Yesterday we looked at the importance of planning and how to plan for success when developing apps for smart tv. We’ve dissected the smart tv app development process into 5 discrete stages, much like an mobile app development project. The stages are planning, design, development, testing and deployment. Yesterday we discovered that when planning for success in smart tv app development projects, there are some key considerations to take into account. You have to think about the user interface, browser/CPU capabilities and ensure you have a thorough pre-production plan in place before you start developing your smart tv app.
Today’s blog focuses on the importance of design when developing smart tv apps. Again, we’ve spoken to our resident smart tv app development specialists to get the lowdown on how to design and develop awesome smart tv apps. Here are our top 3 tips:
1.) Know Your Interface
Smart tv apps are HTML5. This means that you’re effectively designing a fluid user interface using web technology. Except the device you’re designing for is very different to what your average web technologist would be used to. Designing apps for smart tv requires an intricate knowledge of web technology and the ability to utilise these skills in a different way from the expected norm.
– You have to understand the constraints and limitations of the environment. Remember to use 1280 x 720 resolution. The average smart tv CPU cannot handle 1080p.
– Consider ‘overscan’. This refers to the area around the edge of the screen that may or may not be visible. This is a bit like ‘bleed’ when designing for print.
– Understand the SDK you’re working with and read all the documentation. The smart tv alliance specifies minimum text heights, button sizes etc.
2.) Be Aware You’re Not Designing For Mobile
Designing apps for smart tv differs hugely from designing apps for mobile. We’ve been developing web technology and mobile apps for over a decade, so it was important to understand the differences associated with smart tv. We touched upon this point yesterday, but it’s so important to remember that the user is sat at distance to the interface you’re designing. With UI design for mobile or web, the user is sat at arm’s length from the device. With smart tv that distance could be anywhere between 5 to 50 feet depending on the size of the living room. In addition, smart tv’s can range in size between 32” and 65” so there is a huge difference in screen ‘real estate’ size.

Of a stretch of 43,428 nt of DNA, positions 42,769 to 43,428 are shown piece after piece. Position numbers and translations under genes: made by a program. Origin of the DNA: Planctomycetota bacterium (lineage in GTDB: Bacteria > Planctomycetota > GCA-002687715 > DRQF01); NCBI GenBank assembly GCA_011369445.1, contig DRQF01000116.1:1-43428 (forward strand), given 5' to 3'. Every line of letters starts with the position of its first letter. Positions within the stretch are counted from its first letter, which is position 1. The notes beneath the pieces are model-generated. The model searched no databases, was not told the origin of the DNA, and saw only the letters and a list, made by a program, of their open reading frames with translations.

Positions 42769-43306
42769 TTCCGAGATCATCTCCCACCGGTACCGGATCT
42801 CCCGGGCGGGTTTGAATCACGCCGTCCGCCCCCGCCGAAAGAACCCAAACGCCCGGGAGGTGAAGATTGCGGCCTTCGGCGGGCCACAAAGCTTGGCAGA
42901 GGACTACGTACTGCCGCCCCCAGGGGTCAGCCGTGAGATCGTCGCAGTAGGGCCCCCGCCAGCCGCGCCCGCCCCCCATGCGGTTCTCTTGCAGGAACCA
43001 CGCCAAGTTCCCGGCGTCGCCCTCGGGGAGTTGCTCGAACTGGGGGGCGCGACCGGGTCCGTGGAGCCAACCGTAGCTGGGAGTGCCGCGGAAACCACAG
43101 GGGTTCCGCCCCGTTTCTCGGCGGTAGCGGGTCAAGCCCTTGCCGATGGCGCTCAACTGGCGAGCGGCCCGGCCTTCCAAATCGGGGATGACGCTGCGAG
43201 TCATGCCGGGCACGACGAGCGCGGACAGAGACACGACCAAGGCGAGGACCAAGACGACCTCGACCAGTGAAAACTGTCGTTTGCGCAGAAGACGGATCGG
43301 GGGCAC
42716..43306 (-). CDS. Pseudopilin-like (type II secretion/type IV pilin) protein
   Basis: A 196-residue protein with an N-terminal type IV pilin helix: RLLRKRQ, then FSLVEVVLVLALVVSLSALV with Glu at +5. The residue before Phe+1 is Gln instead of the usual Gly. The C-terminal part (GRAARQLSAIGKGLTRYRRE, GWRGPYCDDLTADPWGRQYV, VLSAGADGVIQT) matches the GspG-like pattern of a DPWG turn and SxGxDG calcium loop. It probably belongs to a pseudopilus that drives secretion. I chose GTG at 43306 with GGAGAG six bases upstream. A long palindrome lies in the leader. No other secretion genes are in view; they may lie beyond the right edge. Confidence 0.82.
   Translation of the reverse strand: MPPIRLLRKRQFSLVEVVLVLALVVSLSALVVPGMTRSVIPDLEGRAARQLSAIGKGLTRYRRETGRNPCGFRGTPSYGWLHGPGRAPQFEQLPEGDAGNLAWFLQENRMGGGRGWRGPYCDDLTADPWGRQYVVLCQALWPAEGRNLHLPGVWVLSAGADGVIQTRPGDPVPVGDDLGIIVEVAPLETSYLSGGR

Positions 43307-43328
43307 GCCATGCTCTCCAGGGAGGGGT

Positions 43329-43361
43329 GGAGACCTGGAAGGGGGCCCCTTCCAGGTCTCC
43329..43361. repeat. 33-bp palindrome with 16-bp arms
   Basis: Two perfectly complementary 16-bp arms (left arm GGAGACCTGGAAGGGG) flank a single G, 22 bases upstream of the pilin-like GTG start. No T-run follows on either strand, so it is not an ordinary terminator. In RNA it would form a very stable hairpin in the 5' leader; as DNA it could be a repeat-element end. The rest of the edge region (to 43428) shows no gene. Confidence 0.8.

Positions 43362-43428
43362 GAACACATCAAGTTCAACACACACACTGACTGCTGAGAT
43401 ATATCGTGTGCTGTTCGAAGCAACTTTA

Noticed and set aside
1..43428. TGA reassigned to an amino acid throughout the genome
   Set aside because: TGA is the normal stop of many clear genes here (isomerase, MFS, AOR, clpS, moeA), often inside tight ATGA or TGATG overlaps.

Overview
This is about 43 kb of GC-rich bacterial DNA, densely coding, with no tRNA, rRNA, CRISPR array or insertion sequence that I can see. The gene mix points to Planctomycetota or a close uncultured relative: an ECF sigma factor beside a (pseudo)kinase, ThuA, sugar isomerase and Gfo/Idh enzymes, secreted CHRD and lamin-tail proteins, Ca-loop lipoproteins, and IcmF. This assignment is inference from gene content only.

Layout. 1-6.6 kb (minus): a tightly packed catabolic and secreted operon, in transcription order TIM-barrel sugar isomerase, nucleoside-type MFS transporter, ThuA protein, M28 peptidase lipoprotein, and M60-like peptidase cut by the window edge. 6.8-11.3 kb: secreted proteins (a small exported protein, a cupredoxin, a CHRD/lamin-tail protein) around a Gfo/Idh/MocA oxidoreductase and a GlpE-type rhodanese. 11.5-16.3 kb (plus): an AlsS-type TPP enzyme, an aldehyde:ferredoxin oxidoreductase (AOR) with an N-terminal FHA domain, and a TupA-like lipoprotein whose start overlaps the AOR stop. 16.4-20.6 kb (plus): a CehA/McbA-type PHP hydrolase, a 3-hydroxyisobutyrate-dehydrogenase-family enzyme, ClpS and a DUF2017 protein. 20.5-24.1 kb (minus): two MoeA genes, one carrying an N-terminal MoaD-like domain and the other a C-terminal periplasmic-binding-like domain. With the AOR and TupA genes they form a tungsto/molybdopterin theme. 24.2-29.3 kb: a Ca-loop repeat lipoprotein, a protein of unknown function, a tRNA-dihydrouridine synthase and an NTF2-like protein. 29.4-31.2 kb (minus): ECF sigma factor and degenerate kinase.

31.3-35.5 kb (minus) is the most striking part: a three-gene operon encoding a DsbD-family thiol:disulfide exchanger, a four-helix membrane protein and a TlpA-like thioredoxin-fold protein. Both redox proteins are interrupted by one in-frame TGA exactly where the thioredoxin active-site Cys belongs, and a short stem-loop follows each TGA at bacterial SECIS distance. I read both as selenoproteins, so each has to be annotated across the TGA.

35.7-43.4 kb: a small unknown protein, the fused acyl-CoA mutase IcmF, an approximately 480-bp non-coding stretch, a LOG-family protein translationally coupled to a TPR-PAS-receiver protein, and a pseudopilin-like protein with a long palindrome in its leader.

It’s always a good idea to test your designs on a real device before you start developing. What looks great on your monitor during development may look awful when you actually run it via a smart tv. You do not want to reach the end of your smart tv app development cycle having not tested on a real device. Run your design through a real smart tv, go out and invest in the right equipment. Once your design is up and running on the device, sit well back and see how it looks. Ask your colleagues to check it out and gather as much unbiased feedback as humanly possible. You’ll also find the colour rendering characteristics of smart tv’s differ hugely from traditional monitors and mobiles. Smart tv displays are brighter, more intense and less subtle. Again this underpins the fundamental importance of testing on a real device.
3.) You Need To Consider The Remote Control
The good old remote control. Think about it. The design of the remote control as we know it has not really changed in over 30 years. Too many buttons and difficult for grandma to use are common complaints. The design of the modern remote control is actually the antithesis of what Apple stood for when designing their own products and services. Anyway, let’s not digress. When designing your smart tv app interface, consider every gesture from the user input perspective. Remote controls for smart tv’s only have certain functions. You can move up, down, left and right. You can press enter. Already the constraints of your design hypothesis should be clear.
Different devices and smart tv’s will have different remote controls. Do your homework and understand which devices offer which remote controls. Learn about the remote control and understand the buttons that are available and the limitations and opportunities this creates when designing your smart tv app. Some smart tv’s use a ‘wand’ not dissimilar to what you’d find with a Nintendo Wii. Check if the device you’re developing for has motion control and factor this into your plans at design phase. The older remote control systems (and some of the new ones) are very poorly designed with too many small and fiddly buttons that never even get used. Consider this carefully when designing apps for smart tv.
Smart TV App Development v’s Mobile App Development
When you’re developing apps for mobile you have a few advantages compared to smart tv. Firstly you always have the device in your pocket. You also have millions of apps to use as a source of inspiration. The market for smart tv apps is less mature and there are far fewer apps. There are even fewer apps of exceptionally high quality but this is where the opportunity lies with budding developers. Our biggest piece of advice when designing or developing apps for smart tv is not to rely solely on the emulator for design and development. Test on a real device or you’ll end up with something that functions correctly but actually runs and feels like a pig. A very slow, difficult to use pig.